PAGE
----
A big deal was made about the fact that Steve McQueen did all his own stunts in the Mustang, but this is not at all true. During rehearsals, McQueen kept messing up his skids, so he was replaced by a stuntman. But he drove the car for most of the scenes that didn’t call for very reckless changes of direction. The almost humourless driver of the Charger was none other than the stuntman himself, Bill Hickman, who had the right physique for the job, especially since it was a silent role.
To add to the realism, the producers decided to keep the filming errors. For example, a camera that was installed on a car parked alongside the sidewalk was wrecked when the Charger missed a skid. In many scenes, cinematographic equipment is noticeable in the automobiles. The chase ends when the Charger collides with a gas station that explodes. In fact, the car never touches the service station due to a trajectory error. But since the explosives go off anyway, the illusion is nearly perfect.
All those mistakes, the soundtrack, the actors, the overall story and, most of all, the Mustang and the Charger make Bullitt a cult classic. Since the Charger was already the subject of an article, (http://www.guideautoweb.com/articles/3733/) we happily made do with the Mustang. That’s how, several years ago now, we met Marcel Boza of Tring-Jonction, a small community near St-Georges-de-Beauce, Quebec. Marcel, a mechanic and fine car enthusiast, has a beautiful replica of the 1968 Mustang GT used in the film.
Marcel Boza’s Mustang GT has a 390 cubic inch engine that produced, before a few slight modifications, a respectable 325-horsepower. Now it has 410 horsepower! Also, when the mechanic bought this car, it didn’t look anything like it does today. Although it looked good, it wasn’t, and the front undercarriage had to be completely redone. At that point, the new owner decided to completely restore the vehicle and replace the meagre 302 cubic inches that had found temporary refuge under the hood with a 390, like it had originally. And while he was at it, he gave in to his friend’s suggestions to make this Mustang a replica of the car from Bullitt. So the decision was made and, aside from the side air intakes and the chrome bar at the bottom of the doors, the resemblance between the Mustang from the film and Marcel Boza’s Mustang is uncanny.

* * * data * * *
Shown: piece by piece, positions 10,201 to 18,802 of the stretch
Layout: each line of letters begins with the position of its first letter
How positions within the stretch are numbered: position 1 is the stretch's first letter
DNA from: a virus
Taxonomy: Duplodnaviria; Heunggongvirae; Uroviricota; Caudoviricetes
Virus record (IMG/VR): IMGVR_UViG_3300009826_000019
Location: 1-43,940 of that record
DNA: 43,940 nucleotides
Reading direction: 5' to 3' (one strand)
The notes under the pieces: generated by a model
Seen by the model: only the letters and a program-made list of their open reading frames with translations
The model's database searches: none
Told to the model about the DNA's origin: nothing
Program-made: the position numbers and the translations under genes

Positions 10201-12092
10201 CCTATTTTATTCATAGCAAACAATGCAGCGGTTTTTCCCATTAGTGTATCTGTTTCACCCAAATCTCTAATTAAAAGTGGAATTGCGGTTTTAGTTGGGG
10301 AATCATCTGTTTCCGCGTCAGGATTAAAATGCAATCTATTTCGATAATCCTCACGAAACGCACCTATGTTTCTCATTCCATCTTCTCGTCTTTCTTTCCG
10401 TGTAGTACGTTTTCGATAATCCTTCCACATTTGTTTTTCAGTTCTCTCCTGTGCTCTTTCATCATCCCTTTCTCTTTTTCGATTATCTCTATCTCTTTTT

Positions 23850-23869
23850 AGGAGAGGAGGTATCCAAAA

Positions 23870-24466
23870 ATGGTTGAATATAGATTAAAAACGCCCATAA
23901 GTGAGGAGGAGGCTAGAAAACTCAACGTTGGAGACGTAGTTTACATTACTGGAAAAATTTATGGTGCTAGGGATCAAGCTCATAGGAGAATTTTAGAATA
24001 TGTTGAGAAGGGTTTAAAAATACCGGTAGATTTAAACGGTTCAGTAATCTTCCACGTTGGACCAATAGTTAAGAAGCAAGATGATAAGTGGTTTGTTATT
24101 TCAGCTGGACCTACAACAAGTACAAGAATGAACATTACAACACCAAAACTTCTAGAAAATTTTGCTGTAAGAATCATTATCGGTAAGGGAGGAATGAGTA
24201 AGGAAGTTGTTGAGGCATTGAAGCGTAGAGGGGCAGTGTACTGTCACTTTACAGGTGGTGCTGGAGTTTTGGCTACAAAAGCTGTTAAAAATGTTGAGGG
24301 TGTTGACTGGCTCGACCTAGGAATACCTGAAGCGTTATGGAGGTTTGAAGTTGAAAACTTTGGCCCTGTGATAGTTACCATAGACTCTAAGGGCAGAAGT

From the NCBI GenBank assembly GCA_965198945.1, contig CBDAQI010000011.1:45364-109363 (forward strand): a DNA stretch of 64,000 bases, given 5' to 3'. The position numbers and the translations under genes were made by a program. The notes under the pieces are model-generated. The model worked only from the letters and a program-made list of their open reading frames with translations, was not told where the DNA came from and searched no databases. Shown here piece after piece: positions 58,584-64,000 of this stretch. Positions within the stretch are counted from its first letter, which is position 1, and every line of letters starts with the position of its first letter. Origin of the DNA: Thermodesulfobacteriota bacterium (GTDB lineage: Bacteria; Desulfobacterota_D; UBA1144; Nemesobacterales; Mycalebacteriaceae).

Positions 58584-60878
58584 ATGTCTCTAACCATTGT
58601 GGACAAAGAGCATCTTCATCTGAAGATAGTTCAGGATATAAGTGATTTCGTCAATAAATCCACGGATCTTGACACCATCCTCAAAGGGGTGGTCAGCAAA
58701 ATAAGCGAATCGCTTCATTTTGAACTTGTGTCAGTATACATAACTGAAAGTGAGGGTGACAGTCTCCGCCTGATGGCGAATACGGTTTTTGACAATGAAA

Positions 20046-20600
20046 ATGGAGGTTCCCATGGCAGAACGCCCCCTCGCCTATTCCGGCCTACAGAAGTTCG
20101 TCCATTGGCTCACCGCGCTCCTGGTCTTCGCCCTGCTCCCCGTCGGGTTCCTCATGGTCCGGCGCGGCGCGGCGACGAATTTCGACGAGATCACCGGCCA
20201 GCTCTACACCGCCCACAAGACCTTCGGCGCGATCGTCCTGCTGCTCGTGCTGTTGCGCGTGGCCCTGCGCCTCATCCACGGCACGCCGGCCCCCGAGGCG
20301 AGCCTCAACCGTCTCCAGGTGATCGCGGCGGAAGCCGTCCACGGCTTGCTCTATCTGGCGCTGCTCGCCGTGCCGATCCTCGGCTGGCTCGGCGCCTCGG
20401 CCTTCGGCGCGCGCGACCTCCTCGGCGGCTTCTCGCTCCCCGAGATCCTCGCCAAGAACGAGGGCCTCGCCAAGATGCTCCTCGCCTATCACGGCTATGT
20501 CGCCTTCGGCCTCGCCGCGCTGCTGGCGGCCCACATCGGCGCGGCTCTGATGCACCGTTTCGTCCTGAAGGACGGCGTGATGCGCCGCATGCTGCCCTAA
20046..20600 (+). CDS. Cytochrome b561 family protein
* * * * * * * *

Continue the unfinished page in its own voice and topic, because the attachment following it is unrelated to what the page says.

Asked about the 1968 Mustang GT’s capabilities on the road, its owner brought us back to the hard reality of muscle cars: the vehicle handling is ordinary (more so than the handling of the Boss 302 that belongs to one of his friends) and the fuel consumption is catastrophic... In fact, Marcel Boza has never calculated it. It would hurt too much! But 30 litres per hundred kilometres, or 8 miles to the gallon, is a realistic estimation. But with this car, fuel consumption is more auditory than anything else. In other words, if the engine didn’t make such a beautiful sound when being pushed to the limit, the driver would definitely not be so tempted to push the accelerator! And take it from me, even if you were watching the film Bullitt in a 1,000-watt home cinema, the sound wouldn’t even come close a real 390 and the powerful gallop of all those horses. Thanks, Marcel!